Paying for climate change: the question isn't "How?" but "Who?"

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“Will the people who profited from pumping CO2 into the atmosphere pay, or will their victims be left on the hook for their greed and recklessness?”

As far as the U.S. goes, the fact that the party establishment that doesn’t allow its candidates to deny global warming still refuses to hold a debate* dedicated to this critical and multi-faceted issue and had to be dragged kicking and screaming to consider even the broadest idea of a Green New Deal tells me which of those two answers is the likely one. Plan accordingly if you’re able to.

[* the corporate media has stepped in to hold town halls instead, which isn’t great but better than nothing]


“Will the people who profited from pumping CO2 into the atmosphere pay, or will their victims be left on the hook for their greed and recklessness?”

Ooh! Ooh! Ooh! I know the answer to this one!


If you are talking about the cost of fixing climate change as if it is a huge challenge, then you shouldn’t be writing about the topic. Because it is obvious you have not taken the time to do even the simplest arithmetic.

The best available information about how much it will cost to build a new U.S. renewable energy system are a whole series of peer-reviewed articles from Stanford PhD’s Jacobson and Delucchi. They show the cost to electrify California would be $1.0 trillion dollars. California consumes 1/6th of all energy used in the U.S. Multiply by 6 to get the figure for all the U.S.

But, let’s assume other states would be more difficult. So. let’s be conservative, and not say $6.0 trillion, and let’s call it $10.0 trillion. Seems like a lot of money? Oh dear - how are we going to pay for that? Well…

The U.S. already pays $1.5 trillion every single year for fossil fuels! (And all we get is the lousy t-shirt that says “Thanks for all the global warming!”) So, that $10.0 trillion bill is a mere 6.6 years worth of what we all will not have to shell out anymore to those fine folks at Exxon-Mobil.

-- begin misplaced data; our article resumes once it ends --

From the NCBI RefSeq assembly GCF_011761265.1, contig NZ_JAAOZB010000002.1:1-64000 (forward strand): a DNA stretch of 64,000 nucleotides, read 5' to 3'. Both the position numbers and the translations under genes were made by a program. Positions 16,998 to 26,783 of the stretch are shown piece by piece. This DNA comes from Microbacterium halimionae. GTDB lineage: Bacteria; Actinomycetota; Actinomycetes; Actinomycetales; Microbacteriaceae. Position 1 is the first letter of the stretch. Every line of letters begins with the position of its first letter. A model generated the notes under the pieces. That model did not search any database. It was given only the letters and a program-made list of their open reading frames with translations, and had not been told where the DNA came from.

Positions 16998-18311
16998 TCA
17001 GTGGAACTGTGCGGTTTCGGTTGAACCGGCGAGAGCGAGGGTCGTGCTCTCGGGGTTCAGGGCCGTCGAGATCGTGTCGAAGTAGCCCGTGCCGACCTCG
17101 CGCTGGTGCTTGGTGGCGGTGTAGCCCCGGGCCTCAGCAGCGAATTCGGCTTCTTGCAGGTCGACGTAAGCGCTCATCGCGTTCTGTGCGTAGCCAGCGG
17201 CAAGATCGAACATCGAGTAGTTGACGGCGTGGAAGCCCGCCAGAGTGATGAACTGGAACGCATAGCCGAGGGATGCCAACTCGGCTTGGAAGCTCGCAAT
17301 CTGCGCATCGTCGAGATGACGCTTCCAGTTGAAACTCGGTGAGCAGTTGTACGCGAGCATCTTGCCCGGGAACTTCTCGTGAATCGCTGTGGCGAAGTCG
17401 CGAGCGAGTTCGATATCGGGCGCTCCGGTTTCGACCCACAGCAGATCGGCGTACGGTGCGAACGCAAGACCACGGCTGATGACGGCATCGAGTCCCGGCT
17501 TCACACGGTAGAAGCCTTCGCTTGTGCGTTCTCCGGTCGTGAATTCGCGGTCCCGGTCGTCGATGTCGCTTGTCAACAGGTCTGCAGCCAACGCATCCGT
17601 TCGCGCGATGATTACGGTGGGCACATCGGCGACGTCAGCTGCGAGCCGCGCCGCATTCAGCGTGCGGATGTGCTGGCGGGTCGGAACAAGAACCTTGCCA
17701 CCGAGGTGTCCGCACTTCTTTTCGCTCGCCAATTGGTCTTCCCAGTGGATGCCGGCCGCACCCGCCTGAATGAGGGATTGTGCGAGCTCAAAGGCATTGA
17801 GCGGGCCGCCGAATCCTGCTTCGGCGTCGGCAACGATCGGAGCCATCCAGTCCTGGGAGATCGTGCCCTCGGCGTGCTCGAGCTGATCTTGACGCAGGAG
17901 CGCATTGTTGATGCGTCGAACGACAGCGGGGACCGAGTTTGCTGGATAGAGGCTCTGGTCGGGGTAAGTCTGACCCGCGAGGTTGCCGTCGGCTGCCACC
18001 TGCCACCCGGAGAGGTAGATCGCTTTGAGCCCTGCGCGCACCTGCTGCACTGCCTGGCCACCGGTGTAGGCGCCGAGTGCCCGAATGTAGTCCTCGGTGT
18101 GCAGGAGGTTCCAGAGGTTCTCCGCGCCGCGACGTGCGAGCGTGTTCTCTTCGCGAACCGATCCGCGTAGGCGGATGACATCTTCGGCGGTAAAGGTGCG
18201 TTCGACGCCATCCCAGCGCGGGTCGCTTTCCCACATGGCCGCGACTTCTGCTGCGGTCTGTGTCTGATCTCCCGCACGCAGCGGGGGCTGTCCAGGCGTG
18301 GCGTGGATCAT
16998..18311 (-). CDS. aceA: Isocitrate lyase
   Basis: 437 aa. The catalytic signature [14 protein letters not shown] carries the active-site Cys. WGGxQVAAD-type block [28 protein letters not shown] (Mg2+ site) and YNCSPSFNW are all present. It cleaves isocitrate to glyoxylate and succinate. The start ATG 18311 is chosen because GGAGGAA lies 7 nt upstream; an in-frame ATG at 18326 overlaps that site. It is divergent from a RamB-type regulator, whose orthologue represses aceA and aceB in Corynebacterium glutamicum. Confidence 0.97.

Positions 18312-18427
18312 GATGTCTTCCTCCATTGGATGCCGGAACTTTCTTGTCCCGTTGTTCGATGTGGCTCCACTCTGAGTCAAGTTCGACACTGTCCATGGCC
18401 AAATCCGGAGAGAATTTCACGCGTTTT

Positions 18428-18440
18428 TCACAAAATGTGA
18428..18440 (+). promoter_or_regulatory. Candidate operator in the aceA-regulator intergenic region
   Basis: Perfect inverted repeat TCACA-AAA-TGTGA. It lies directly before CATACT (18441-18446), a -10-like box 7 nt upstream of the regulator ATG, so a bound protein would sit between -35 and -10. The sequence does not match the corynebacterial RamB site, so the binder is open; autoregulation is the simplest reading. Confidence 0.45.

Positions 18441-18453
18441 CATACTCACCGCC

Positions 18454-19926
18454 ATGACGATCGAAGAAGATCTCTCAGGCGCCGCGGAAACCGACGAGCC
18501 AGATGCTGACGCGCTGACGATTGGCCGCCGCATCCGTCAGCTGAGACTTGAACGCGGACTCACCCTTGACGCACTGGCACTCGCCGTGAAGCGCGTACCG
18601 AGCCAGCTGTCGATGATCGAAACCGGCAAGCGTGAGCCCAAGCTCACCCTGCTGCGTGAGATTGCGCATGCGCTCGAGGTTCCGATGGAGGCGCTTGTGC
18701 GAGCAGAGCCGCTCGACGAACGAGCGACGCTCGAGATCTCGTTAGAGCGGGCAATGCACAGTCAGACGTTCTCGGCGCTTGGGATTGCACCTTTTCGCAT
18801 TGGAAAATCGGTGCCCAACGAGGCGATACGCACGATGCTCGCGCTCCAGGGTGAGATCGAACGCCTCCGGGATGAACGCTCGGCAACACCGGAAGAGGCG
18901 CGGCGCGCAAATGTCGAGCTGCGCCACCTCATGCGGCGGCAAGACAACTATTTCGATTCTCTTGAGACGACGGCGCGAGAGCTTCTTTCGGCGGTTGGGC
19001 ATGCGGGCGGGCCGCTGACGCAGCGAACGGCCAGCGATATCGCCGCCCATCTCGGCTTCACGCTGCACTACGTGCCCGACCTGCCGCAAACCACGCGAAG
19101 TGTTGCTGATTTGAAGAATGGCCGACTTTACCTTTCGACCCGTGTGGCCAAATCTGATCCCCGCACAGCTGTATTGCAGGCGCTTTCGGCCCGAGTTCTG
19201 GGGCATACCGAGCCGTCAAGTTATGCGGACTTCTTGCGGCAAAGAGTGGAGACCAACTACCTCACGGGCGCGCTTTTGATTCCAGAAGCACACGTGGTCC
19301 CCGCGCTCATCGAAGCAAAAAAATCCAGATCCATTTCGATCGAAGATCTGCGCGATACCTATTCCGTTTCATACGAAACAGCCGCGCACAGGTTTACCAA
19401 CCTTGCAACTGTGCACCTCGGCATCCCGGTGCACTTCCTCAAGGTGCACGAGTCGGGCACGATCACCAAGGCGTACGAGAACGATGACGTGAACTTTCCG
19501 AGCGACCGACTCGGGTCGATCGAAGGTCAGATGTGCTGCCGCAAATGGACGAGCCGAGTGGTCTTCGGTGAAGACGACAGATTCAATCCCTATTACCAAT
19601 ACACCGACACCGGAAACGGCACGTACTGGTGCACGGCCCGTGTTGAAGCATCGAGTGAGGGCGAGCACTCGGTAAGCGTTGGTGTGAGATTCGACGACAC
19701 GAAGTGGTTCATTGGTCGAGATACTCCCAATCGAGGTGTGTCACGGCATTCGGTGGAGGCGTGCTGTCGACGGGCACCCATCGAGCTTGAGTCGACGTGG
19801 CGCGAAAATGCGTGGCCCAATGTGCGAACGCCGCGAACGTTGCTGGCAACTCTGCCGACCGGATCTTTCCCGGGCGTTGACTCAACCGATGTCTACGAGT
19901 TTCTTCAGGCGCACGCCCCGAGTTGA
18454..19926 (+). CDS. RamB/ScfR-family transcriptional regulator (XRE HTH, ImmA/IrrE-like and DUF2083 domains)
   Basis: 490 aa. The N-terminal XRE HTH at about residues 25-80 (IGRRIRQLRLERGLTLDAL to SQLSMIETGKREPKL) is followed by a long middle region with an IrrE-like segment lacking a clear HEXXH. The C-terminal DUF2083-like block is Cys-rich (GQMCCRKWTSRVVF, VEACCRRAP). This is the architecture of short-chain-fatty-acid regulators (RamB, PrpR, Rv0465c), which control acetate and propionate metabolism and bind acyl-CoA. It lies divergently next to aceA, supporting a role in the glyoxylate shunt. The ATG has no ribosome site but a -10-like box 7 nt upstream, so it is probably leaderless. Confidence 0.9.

And that shiny new energy system we would be buying with that dough? Its major components will last 60 to 100 years. So, for the U.S., 6.6 years worth of fossil fuel spending will solve global warming and buy us a system that will last for many decades.

It would not be a huge financial challenge at all. It would be the best return on investment in the history of mankind with a payback period of 1/10 or less of the longevity of the system. That is a gravy train, not a cruel burden.


He’s talking about it in terms of the huge political challenge, which it unfortunately still is. The Know-Nothing 27% and the temporarily embarrassed millionaires are notorious for not being able to do simple arithmetic, and they’re the voters that one party fears offending or scaring while the other party (and the fossil fuel industry) panders to their proud ignorance and delusions.

Your other points are good ones, and I appreciate your alerting me to the Jacobson/Delucchi study. I would only demur here:

Mitigate, not solve global warming. It’s already too late to solve the problem.


What bugs me more is that corporations play multiple sides to maximize profit. They create a problem, and invest heavily in solutions (partly to delay their entry into the market, and partly to profit either way). If there’s a resulting health issue, I wouldn’t be surprised if they’ve invested in treatments, too. As a result, the public pays multiple times for something that was entirely preventable. The folks who come up with these schemes get bonuses for their creativity, and earn enough to avoid the consequences far longer than the average worker.